International Free Speech Film Festival
The objective of this project is to effectively deliver the idea of free speech in a country that struggles with censorship. After World War II, the United Nations adopted a declaration in 1948 in Paris. Inspired by the shredder in my office, I visually shredded this Universal Declaration of Human Rights in Chinese and pasted the small pieces to create a handmade, aggressive atmosphere. The colors white, yellow, and black say Caution! and provoke an urgent feeling in the audience.
UNIQUE PROPERTIES / PROJECT DESCRIPTION:
The International Free Speech Film Festival is an imaginary and illegal protest that is located in Tiananmen Square, China. The objective of this design is to deliver vital event information to both English and Chinese speakers within the shortest amount of time, due to the illegal nature of the protest.
OPERATION / FLOW / INTERACTION:
This identity design includes posters, car body design for adveritisng, and free promotional stickets and caps to pass out.
PROJECT DURATION AND LOCATION:
The project started in January 2013 and finished in March 2013 at San Francisco, and was exhibited in San Francisco in May 2013.
FITS BEST INTO CATEGORY:
Graphics and Visual Communication Design
PRODUCTION / REALIZATION TECHNOLOGY:
The design was printed with offset printing and HP inject printer in San Francisco.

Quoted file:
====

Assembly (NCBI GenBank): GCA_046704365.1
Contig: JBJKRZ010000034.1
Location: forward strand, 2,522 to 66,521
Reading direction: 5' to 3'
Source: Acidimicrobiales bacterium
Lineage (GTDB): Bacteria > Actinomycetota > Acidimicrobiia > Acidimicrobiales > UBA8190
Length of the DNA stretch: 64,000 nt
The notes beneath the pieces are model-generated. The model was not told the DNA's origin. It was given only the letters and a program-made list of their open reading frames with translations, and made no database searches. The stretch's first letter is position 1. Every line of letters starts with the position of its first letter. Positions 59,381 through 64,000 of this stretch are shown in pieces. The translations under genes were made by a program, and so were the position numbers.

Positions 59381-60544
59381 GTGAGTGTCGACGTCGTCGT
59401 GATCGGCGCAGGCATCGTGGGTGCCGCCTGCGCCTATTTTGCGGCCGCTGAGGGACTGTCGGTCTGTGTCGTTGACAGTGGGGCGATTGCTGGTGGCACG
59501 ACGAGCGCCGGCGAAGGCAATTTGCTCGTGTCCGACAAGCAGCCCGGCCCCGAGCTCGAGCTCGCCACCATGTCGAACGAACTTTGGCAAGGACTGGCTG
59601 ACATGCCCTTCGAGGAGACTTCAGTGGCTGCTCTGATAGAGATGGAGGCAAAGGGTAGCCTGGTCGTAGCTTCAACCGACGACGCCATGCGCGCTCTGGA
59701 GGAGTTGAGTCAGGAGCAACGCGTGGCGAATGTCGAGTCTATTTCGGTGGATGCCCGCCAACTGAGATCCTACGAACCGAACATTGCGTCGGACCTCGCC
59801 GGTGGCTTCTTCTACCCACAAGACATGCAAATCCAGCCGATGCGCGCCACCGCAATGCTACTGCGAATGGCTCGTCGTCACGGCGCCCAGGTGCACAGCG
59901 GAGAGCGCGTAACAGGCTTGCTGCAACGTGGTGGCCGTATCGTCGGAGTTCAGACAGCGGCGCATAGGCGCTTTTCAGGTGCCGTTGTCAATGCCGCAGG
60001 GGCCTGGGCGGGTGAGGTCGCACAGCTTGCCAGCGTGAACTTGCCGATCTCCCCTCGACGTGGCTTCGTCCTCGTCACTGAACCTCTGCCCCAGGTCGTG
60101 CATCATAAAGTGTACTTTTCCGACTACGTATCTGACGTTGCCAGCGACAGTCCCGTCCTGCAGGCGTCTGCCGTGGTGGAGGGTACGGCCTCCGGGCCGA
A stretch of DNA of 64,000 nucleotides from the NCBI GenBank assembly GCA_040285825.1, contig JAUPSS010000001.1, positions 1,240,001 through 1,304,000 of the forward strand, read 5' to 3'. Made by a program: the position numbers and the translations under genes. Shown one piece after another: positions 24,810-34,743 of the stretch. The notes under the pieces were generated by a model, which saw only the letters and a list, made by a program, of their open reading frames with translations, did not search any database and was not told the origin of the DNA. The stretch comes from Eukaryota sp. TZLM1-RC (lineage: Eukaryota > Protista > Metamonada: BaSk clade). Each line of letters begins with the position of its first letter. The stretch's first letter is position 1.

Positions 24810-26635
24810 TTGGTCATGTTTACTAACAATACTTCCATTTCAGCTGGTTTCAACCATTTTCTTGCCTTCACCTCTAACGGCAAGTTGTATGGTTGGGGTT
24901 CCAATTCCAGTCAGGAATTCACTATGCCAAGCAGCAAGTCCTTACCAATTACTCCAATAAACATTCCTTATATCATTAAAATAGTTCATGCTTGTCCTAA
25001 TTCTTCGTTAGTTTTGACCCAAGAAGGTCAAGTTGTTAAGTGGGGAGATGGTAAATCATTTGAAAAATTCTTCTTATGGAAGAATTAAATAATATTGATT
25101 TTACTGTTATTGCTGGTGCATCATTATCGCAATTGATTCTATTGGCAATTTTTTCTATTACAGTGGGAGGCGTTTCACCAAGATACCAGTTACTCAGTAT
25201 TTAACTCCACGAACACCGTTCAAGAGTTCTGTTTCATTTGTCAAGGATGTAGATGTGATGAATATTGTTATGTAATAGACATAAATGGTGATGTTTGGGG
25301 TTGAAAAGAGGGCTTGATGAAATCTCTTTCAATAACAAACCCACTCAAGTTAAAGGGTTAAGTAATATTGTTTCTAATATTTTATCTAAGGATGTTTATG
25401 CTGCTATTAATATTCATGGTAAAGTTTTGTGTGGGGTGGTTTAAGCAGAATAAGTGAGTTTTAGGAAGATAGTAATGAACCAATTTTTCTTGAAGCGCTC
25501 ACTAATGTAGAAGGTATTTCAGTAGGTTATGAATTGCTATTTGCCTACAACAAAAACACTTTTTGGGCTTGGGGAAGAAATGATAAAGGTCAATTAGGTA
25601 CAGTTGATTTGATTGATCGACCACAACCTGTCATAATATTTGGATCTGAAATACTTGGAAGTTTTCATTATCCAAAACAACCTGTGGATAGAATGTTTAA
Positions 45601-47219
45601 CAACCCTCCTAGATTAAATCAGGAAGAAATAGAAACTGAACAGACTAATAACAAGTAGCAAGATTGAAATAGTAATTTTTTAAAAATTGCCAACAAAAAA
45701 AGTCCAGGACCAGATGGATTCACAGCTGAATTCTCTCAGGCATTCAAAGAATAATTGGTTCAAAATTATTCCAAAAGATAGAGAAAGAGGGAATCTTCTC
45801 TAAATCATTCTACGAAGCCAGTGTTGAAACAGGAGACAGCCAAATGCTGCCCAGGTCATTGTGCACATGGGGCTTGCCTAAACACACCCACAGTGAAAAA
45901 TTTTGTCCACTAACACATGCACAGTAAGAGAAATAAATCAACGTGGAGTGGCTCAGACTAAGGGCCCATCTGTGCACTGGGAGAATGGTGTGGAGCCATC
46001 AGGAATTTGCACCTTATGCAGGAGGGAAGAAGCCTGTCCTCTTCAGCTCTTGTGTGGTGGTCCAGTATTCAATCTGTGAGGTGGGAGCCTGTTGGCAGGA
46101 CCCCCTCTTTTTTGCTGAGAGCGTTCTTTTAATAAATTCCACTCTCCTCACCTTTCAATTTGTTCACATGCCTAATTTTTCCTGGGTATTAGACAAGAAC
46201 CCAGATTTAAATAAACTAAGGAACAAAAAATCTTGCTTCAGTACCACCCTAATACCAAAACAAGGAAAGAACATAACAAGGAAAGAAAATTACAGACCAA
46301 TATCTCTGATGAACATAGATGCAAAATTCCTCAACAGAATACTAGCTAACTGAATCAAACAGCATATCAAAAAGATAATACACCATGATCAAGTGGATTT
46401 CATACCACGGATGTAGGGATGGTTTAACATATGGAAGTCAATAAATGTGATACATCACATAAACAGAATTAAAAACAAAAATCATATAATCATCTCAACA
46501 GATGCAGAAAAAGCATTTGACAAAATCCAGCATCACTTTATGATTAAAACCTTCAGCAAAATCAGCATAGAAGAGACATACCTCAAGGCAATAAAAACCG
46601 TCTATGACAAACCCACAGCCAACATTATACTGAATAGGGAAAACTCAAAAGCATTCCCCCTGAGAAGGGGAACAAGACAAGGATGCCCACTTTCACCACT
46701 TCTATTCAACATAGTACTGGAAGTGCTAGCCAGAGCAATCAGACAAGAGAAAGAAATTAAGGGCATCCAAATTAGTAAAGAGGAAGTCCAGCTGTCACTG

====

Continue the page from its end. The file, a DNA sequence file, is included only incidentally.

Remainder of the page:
Physically cut and paste a copy of the Universal Declaration of Human Rights.
SPECIFICATIONS / TECHNICAL PROPERTIES:
Poster: 609.6 mm x 914.4 mm
Branding, Graphic design, Poster, Identity
Born and raised in Taiwan, I believe in the importance of free speech. Under martial law and strict censorship, the Taiwawnese struggled against their own government to win back free speech. Now that we have free speech in Taiwan, we struggle to be heard internationally, despite China’s wish that Taiwan stay quieet about our independence. My background led me to research the history of free speech in the USA, a country known for its belief in the importance of legalized free speech. Additionally, I studied many movies about free speech, such as “Ai Weiwei: Never Sorry” by Alison Klayman.
In terms of concept, the challenge for this identity design was in the goal to immerse viewers in an urgent, aggressive atmosphere. As for the actual image making processes, the challenge was to create a background that provoked an upsetting emotion while maintaining visual balance.
TEAM MEMBERS (1) :
Yen Hung Lin, 2015.